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Trial registered on ANZCTR

Registration number
Ethics application status
Not yet submitted
Date submitted
Date registered
Date last updated
Type of registration
Prospectively registered

Titles & IDs
Public title
Relative's and staff's experience of the moment of death in the Intensive Care unit of a tertiary referral hospital
Scientific title
Relative's and staff's experience of the moment of death in the Intensive Care unit of a tertiary referral hospital
Secondary ID [1] 262130 0
Universal Trial Number (UTN)
Trial acronym
Linked study record

Health condition
Health condition(s) or problem(s) studied:
Dying patient 265802 0
Condition category
Condition code
Mental Health 265959 265959 0 0
Studies of normal psychology, cognitive function and behaviour
Public Health 266014 266014 0 0
Health service research

Study type
Patient registry
Target follow-up duration
Target follow-up type
Description of intervention(s) / exposure
Grounded theory approach to a qualitative enquiry into the experience of relatives, nurses and doctors present at the moment of death of a patient in Intensive Care Unit. Relatives to be interviewed as individuials or in group 2 weeks following the patient's death. Nurse and doctor to be interviewed separately and individually within 48 hours of the patient's death. . With the primary consultant’s permission, the researcher, a medical doctor not involved in the patient’s care and not working in ICU, will meet the family to explain the study during the patient’s admission and following the patient’s death will telephone to obtain consent to visit at home where the interview will take place or in the hospital if the interviewee prefers. Meeting the family prior to the patient’s death will facilitate the early post-bereavement research interview. The nurse and doctor most involved in the patient’s care at the time of their death will be approached to request an interview as soon as possible after the death. The nurse and doctor caring for the patient at the time of his/her death cannot be identified in advance as we do not know exactly when the patient will die and staff change daily and during the day. As a result chance of behaviour change due to the study is much less than if they could be identified and approached before the patient dies. An information sheet will be given/posted to the potential interviewee. Written informed consent will be obtained from the interviewee(s) prior to the interview. Participants will be informed that the interview can be terminated at any point and that confidentiality will be maintained. All interviewees will be offered bereavement support from ICU bereavement team or Hospital pastoral Care team. Mindful of the sensitivity of the topic, emphasis will be placed on minimizing potential distress to interviewees, at all times being tactful and considerate. The interview will take approximately 30-60 minutes opening with the invitation to the interviewee to describe their experience of the patient's dying and death.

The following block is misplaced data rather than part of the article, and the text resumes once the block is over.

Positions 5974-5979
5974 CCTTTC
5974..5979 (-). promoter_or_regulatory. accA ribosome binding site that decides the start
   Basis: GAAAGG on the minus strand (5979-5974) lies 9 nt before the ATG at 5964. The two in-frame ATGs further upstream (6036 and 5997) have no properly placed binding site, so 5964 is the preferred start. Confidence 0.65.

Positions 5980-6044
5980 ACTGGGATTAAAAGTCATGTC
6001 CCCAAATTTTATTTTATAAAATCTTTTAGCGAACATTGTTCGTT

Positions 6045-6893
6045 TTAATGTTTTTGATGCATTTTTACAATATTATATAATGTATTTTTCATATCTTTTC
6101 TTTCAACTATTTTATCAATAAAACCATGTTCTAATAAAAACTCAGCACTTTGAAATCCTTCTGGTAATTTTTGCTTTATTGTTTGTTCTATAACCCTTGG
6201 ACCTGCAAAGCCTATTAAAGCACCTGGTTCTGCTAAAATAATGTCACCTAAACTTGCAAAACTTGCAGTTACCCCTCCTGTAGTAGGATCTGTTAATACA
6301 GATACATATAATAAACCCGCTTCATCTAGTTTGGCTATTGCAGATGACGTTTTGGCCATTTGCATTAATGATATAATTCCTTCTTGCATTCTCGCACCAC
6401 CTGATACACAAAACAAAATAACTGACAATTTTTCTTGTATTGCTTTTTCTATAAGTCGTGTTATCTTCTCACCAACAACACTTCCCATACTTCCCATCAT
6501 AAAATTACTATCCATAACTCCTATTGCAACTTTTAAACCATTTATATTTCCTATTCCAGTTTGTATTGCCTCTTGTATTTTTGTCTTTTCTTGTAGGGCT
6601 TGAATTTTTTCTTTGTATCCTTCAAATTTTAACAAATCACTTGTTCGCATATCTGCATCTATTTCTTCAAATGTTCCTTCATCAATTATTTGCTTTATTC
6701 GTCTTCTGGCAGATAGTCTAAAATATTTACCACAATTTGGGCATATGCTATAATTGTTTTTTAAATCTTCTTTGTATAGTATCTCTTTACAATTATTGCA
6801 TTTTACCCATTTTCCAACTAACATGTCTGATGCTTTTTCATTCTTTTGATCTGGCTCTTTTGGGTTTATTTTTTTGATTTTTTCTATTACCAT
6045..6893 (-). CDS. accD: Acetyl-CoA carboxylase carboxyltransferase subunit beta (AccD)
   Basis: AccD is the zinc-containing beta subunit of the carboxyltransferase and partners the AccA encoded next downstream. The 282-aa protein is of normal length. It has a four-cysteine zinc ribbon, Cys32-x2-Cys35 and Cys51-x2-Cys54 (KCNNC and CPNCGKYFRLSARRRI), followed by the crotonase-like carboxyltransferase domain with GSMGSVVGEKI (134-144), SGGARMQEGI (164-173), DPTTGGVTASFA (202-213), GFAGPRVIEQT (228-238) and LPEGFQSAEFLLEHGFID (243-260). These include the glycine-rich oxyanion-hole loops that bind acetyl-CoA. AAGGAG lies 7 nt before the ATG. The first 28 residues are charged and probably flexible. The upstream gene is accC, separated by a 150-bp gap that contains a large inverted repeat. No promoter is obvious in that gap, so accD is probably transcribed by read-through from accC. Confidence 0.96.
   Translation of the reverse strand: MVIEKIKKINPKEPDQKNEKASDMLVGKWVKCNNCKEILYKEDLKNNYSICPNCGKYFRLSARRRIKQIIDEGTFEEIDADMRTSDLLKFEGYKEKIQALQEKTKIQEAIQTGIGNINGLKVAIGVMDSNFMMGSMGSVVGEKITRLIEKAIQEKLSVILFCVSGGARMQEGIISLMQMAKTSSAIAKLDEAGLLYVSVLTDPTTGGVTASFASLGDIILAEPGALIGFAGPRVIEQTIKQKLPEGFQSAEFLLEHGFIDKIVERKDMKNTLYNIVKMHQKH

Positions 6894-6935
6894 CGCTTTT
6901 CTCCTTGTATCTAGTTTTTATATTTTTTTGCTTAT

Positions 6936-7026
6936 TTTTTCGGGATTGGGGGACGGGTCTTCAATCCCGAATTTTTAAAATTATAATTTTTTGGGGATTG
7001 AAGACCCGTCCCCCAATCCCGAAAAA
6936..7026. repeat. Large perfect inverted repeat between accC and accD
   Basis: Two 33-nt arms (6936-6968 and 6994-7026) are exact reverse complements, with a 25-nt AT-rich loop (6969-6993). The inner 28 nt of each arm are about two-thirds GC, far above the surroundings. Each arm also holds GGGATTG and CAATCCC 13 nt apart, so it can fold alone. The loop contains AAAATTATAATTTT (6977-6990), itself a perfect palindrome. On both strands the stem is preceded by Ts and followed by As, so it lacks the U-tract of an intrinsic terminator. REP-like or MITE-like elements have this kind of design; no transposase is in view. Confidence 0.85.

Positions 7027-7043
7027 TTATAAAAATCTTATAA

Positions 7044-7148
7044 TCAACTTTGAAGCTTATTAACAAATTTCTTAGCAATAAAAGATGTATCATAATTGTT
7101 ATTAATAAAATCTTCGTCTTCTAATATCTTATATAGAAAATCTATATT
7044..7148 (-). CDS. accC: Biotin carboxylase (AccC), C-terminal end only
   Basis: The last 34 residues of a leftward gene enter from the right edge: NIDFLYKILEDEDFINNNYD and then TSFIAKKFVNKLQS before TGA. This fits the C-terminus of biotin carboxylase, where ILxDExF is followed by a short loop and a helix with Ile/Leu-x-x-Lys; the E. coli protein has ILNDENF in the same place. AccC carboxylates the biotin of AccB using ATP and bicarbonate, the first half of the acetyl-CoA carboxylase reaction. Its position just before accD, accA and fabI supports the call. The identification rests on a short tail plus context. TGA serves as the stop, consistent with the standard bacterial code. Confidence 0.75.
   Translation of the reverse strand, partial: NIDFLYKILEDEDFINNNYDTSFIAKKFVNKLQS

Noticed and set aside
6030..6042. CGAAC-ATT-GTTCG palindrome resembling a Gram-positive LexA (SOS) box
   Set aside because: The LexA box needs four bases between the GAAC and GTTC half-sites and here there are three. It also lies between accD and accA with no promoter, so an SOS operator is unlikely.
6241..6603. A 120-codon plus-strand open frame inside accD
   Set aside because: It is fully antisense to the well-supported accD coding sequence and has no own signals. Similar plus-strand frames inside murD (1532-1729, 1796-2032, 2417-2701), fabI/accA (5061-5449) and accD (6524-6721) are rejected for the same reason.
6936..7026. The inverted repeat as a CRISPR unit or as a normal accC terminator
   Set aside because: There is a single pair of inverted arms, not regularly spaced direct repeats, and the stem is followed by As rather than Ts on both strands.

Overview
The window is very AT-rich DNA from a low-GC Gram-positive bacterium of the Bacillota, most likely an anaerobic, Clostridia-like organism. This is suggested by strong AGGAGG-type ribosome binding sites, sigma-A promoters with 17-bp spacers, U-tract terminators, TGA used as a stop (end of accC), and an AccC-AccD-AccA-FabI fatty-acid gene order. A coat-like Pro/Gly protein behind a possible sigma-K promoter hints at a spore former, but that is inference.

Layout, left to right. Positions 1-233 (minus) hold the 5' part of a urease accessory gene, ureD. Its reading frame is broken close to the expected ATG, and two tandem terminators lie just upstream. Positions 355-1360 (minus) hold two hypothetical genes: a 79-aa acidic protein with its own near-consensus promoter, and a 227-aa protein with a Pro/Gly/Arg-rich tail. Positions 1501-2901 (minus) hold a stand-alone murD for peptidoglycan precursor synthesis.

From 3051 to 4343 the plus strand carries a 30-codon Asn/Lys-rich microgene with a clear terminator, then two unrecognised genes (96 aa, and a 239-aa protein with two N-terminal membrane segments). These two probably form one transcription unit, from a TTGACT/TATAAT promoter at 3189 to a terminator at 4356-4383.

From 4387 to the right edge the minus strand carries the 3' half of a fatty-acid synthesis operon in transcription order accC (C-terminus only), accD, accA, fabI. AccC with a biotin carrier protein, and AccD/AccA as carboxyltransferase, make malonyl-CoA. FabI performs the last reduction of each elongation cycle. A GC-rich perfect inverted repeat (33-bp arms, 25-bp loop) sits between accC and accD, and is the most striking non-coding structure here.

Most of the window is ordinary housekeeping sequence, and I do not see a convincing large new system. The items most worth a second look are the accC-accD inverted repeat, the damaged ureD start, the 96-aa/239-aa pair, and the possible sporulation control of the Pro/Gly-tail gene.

Intervention code [1] 264546 0
Not applicable
Comparator / control treatment
Relatives, nurse and doctor will be interviewed separately about their experience of the same event ie death of the patient. However this is not comparative study but instead a grounded theory approach where the depth and detail of the experience is sought.
Control group

Primary outcome [1] 266738 0
Theory as to the significant components that contribute to the relative's, nurse's and doctor's experience of a patient dying in ICU
Timepoint [1] 266738 0
Relative interviewed at two weeks post bereavement

Nurse and doctor interviewed within 48 hours of patient's death
Secondary outcome [1] 276316 0
Timepoint [1] 276316 0

Key inclusion criteria
Families of patients who are dying in ICU.

Families live within Wellington, Hutt, Kapiti areas

Families present at the moment of death

Nurse present at the time of patient's death

Doctor present at the time of patient's death
Minimum age
16 Years
Maximum age
No limit
Both males and females
Can healthy volunteers participate?
Key exclusion criteria
Families of child dying in ICU

Families whose first language is other than English